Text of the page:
Anyway, back to the pink. I personally kind of liked it, but I'll leave you to guess how Eric felt.

(if you guessed "ambivalent", go back to the drawing board)

But hey, hey remember who's preggers and can't spend hours painting poorly ventilated bedrooms? So we waited until my mom came into town - which always guarantees somethin's about to get DONE - and let her do it.

E and I agreed on sage green but when I got to Lowe's I accidentally didn't at all get sage.

It just looked so... dark! And serious.

So I got Melancholy Mint. Perfect, I thought, Melancholy for him, Mint for me.

Unsurprisingly, his assessment was too much mint, not enough melancholy, but agreed it was a heck of a lot better than sleeping in Pepto Bismal. So we left it, I like it, and I think he doesn't mind it.

The room still felt rather sterile, so we thought a rug might warm things up. Eric surprised me by bringing one home spontaneously one day but I returned it because I am a monster.

Eventually we found this one together at Target and it's not artisan made or ethically sourced or even super original, but gosh I like it. The piece of art on the wall was given to us by our friend and uber talented artist Mick Burson, and I adore the colors.

(The armchair is so great, but children have written alllllll over that mug. Don't look too closely.)

So the room came together fine I'd say- but it fell short of the kind of special, pulled-together vibe we were hoping for. Enter Pixers wallpaper. They offered to send me some samples and their watercolor designs didn't give me a chance to say no. I've never applied wallpaper before but was pleasantly surprised that it wasn't as hard as I thought. I actually didn't bother to match up the patterns on the individual sheets, but as the placement is behind the bed I don't think you can tell unless you're looking for it.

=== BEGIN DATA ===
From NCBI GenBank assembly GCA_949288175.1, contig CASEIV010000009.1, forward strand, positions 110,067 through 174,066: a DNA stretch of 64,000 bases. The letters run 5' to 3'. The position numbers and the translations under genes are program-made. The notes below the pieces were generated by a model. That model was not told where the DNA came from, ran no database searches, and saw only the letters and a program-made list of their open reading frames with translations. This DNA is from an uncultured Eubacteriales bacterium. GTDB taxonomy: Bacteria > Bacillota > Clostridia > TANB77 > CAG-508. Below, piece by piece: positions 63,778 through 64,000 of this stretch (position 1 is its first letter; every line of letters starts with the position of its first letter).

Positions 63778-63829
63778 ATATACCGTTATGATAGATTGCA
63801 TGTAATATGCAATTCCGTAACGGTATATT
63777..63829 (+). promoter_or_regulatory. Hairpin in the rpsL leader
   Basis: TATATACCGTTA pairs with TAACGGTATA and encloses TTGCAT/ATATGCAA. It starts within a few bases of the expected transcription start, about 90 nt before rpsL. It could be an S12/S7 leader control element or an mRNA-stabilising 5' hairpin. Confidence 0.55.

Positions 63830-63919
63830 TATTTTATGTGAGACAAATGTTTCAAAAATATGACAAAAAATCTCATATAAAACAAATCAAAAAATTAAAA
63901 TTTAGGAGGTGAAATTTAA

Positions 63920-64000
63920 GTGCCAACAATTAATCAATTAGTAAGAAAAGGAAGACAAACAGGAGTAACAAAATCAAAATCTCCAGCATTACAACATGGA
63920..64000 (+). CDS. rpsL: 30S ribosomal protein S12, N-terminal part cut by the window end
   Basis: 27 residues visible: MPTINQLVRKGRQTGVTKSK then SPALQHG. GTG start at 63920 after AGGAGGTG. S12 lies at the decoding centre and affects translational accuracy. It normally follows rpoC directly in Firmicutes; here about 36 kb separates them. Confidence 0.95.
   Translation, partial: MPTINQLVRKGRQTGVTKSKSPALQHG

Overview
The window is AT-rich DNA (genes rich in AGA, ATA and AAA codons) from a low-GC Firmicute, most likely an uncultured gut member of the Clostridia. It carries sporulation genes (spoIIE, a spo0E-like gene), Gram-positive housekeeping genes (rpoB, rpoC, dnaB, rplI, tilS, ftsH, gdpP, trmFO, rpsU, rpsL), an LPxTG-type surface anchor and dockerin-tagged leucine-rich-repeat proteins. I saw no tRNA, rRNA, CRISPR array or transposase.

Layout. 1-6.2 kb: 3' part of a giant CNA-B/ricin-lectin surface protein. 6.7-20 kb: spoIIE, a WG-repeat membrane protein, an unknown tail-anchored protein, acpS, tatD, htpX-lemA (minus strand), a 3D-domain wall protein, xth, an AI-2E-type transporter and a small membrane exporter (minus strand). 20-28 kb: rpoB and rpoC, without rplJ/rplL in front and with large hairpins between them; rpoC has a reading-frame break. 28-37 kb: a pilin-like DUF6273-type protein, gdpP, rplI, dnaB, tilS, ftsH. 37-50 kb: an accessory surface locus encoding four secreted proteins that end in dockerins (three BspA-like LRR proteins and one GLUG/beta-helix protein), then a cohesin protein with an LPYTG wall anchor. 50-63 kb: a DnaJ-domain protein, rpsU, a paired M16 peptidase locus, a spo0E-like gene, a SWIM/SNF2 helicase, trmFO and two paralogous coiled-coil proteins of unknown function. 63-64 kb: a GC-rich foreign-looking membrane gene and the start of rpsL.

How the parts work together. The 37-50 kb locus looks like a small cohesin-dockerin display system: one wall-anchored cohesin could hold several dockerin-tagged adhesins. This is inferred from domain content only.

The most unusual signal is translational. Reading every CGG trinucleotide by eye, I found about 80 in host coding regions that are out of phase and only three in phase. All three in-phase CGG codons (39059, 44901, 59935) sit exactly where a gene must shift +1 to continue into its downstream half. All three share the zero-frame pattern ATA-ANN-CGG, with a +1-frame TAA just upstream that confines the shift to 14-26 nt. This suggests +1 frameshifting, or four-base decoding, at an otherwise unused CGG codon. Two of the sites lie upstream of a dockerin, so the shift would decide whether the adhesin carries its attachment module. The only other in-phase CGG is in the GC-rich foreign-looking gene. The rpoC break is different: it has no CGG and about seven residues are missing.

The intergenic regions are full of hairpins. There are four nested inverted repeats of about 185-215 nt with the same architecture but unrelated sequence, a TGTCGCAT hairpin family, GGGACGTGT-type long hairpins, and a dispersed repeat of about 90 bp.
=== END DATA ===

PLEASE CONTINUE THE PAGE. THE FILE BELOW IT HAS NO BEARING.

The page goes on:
Pixers has some beautiful wall murals, and if you're looking to jazz up a space with an accent wall, poster, or decal, I would definitely recommend checking them out. I'll be honest, the prices are not cheap- BUT 'TIS THE SEASON FOR WISHLISTS, am I right?! Let grandma give you the gift of a beautiful space.

Last but not least, I need your help. What on earth could I possibly hang on this huge blank wall over our bed? I'm stumped. Of course I know that a gorgeous canvas painting would be the best option but let's be realistic about that bank account, shall we? Does anyone have ideas on something really large but also inexpensive, and not so heavy that I'm terrified of it falling down and killing us in our sleep? Por favor.

We're still dreaming of one day making this a guest room and finishing the attic to be a real, live master. But in the meantime, I'm totally feeling this sweet little B-and-B style hideaway.

Do you have an old-school home decor post in the dusty archives of your blog? Link to it in the comments so I can see! I'm feeling nostalgic these days.

(I did not receive monetary compensation from Pixers for this post. I did receive free product to review, but all thoughts are my own.)
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Someday, the light will shine like a sun through my skin & they will say, 'what have you done with your life?' & though there are many moments I think I'll remember, in the end, I will be proud to say, I was one of us.

(Brian Andreas, Storypeople)